Movie Review – Fast Five (2011)
by HELEN GEIB
When Fast Five, the latest installment in the “Fast and the Furious” series, took in over $80 million in its end of April opening weekend, the predictable response from studio PR was that summer had arrived a week early. The real surprise is not that the movie had a smash opening, but that the “summer movie” tagline is accurate; five movies in and the current entry has the broadest popular appeal of any film in the series. At the same time, it’s the ultimate movie for series fans. That’s a feat more impressive than the showiest action set-piece.
The story picks up from where Fast & Furious (entry no. 4) left off with Dom (Vin Diesel), Brian (Paul Walker), and Mia (Jordana Brewster) on the run in Rio after springing Dom from jail. Now they’re all three living the fugitive lifestyle Dom knows so well from his years on the lam between the conclusion of The Fast and the Furious (the original film) and the tragedy that brought him home to LA at the start of the last film. When a drug kingpin targets them for elimination, they decide to finance their future by stealing his drug money; all $100 million in cash of it. They find a new ally, and Dom a new chance at love, in honest local cop Elena (Elsa Pataky) and a new antagonist in Hobbs (Dwayne Johnson), an ultra-tough fed ordered to bring them in. Justin Lin returns as director in his third series outing.
Going along with the “further adventures of” storyline, the film also caters to fans with in-jokes and references to the events and characters of the earlier films. The best of them is the time Dom and Brian win a car in a street race… offscreen. Set-up and punch line do triple duty as in-joke, reference, and fond farewell to the street racing that was a keystone of the series up until now, but with this film has been replaced by summer movie-style outrageous action set-pieces.
What makes Fast Five the ultimate movie for series fans is that the continuity is more than superficial. Fast & Furious restored the nuclear family torn apart at the first film’s end. Fast Five goes a step further: it’s a reunion of the extended family that brings together supporting characters from all four prior films. The return of Vince (Matt Schulze), a mainstay member of Dom’s crew before Brian showed up, might have been expected as a narrative follow-up to the Dom-Brian-Mia reunion. Not expected was the return of characters from main storyline outliers 2 Fast 2 Furious (entry no. 2, natch; Brian’s solo cops and robbers adventure) and The Fast and the Furious: Tokyo Drift (entry no. 3; with none of the series principals aside from a cameo appearance by Dom).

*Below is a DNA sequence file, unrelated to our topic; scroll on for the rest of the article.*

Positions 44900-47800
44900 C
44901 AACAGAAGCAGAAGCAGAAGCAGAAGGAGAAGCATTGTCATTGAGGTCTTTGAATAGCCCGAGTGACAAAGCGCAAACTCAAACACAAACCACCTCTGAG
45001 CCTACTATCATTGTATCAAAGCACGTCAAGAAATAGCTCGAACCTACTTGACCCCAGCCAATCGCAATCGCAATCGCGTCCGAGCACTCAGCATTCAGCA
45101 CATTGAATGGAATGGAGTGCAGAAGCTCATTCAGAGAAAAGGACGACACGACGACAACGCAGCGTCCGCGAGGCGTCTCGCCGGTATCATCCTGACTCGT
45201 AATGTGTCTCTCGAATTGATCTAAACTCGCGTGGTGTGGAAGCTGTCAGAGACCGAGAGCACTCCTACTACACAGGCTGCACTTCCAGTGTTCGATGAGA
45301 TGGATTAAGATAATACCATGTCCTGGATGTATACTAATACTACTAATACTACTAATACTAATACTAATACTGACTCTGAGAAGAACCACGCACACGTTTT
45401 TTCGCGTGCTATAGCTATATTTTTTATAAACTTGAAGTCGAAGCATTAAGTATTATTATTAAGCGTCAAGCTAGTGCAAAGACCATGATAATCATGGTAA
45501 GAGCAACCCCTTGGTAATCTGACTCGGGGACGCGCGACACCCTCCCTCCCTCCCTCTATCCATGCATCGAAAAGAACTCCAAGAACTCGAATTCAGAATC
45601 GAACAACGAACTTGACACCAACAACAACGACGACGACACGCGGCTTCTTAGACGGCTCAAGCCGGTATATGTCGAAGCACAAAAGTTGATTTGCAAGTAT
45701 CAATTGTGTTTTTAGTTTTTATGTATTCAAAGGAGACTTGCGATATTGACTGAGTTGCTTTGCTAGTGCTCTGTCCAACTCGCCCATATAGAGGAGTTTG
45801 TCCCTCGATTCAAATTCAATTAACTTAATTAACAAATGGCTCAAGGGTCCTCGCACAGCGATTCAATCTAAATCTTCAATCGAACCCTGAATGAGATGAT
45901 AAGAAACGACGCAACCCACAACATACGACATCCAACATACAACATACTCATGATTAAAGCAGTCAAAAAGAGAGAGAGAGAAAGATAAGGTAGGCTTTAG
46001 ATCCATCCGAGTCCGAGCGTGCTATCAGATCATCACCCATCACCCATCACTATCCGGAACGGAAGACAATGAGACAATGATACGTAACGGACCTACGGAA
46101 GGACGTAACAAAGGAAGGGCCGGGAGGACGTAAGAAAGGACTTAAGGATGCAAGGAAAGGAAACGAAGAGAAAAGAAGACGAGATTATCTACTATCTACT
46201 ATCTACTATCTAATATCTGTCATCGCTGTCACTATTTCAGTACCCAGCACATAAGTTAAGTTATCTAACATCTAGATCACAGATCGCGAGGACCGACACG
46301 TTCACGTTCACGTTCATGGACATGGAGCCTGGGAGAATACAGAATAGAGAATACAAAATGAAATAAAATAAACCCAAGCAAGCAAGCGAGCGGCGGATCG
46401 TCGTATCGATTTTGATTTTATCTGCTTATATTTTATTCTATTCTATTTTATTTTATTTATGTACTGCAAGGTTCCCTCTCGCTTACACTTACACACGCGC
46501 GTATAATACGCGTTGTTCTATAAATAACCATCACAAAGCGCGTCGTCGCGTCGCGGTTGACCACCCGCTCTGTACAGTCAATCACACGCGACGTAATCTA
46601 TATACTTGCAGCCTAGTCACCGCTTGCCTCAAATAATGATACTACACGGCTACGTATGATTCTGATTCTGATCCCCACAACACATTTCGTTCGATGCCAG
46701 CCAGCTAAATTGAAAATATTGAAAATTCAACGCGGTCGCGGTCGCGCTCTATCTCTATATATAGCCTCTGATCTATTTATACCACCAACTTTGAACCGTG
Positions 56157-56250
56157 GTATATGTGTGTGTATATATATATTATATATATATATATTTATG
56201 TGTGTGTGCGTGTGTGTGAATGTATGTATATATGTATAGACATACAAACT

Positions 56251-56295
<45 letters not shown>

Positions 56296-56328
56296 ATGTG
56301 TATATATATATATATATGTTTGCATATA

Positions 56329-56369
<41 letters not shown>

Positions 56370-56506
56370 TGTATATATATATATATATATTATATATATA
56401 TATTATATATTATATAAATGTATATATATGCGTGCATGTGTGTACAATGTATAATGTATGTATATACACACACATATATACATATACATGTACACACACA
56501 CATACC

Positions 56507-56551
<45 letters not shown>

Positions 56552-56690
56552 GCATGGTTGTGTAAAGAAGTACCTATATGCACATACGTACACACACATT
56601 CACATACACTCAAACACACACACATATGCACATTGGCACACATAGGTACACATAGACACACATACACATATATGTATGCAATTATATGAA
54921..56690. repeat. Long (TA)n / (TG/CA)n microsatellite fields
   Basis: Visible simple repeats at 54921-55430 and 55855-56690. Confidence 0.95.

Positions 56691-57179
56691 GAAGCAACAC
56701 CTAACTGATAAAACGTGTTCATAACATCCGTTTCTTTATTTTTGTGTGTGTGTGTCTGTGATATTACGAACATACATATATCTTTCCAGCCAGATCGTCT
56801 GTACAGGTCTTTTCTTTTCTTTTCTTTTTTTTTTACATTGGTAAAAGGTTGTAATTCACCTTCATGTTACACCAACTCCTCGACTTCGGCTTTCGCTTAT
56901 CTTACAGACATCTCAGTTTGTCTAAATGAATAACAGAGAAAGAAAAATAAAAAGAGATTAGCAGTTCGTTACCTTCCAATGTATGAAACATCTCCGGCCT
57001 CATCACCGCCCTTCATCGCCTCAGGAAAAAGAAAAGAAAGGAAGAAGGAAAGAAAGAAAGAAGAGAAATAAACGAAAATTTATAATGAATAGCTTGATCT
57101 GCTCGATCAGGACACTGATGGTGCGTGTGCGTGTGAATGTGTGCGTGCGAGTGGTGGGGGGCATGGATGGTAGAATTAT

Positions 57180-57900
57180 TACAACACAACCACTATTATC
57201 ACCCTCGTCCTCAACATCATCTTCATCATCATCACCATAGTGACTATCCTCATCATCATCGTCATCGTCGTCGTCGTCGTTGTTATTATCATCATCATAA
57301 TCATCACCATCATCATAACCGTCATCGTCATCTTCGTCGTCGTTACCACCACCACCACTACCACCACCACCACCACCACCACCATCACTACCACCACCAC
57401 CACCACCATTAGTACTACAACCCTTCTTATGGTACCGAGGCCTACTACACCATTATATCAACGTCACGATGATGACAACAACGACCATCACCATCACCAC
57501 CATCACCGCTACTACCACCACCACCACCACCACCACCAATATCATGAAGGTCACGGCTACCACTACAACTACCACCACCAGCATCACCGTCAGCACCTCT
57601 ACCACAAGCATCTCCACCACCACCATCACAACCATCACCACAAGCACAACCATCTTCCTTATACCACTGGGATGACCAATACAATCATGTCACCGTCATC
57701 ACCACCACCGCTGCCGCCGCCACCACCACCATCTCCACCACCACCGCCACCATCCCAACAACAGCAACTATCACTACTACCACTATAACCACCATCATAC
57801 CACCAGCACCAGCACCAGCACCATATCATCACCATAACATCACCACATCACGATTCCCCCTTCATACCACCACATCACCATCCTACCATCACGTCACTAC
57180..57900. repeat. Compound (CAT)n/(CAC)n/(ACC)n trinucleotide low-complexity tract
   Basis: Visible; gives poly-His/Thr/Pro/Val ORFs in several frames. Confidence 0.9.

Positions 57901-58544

The plot device behind the reunion is the assembly of a team of specialists to pull off the heist. Thematic continuity with the The Fast and the Furious is achieved when Dom resumes his rightful position as paterfamilias; the connection to the starter film is consciously evoked in the dialogue, there’s a lovely scene when Dom gives brotherly advice and support to Brian, and his smile when he realizes he’s inadvertently played matchmaker for two of his friends is a thing of beauty. The overarching effect is a film that wraps a ribbon around the series, ties it with a bow, and offers it as a present to the “Fast and Furious” family’s loyal supporters among the members of the audience.
The aforementioned summer movie-style outrageous action set-pieces take in gunfights, fistfights, foot chases, car chases, explosions, jaw-dropping stunts, a high body count among the drug lord’s minions and cops on the take, and an extended action finale that really must be seen to be believed. Like most films of its ilk, it goes on a little too long.
The quality and quantity of the action is a departure from past series entries, yet also a natural progression from the intrinsic absurdity of the street racing genre. The series’ defining characteristic is the films’ (individually and collectively) core of emotional seriousness. However, that core has always, albeit to varying degrees, come bundled in ridiculousness. The ridiculousness has never ceased to delight. In Fast Five, it amazes too.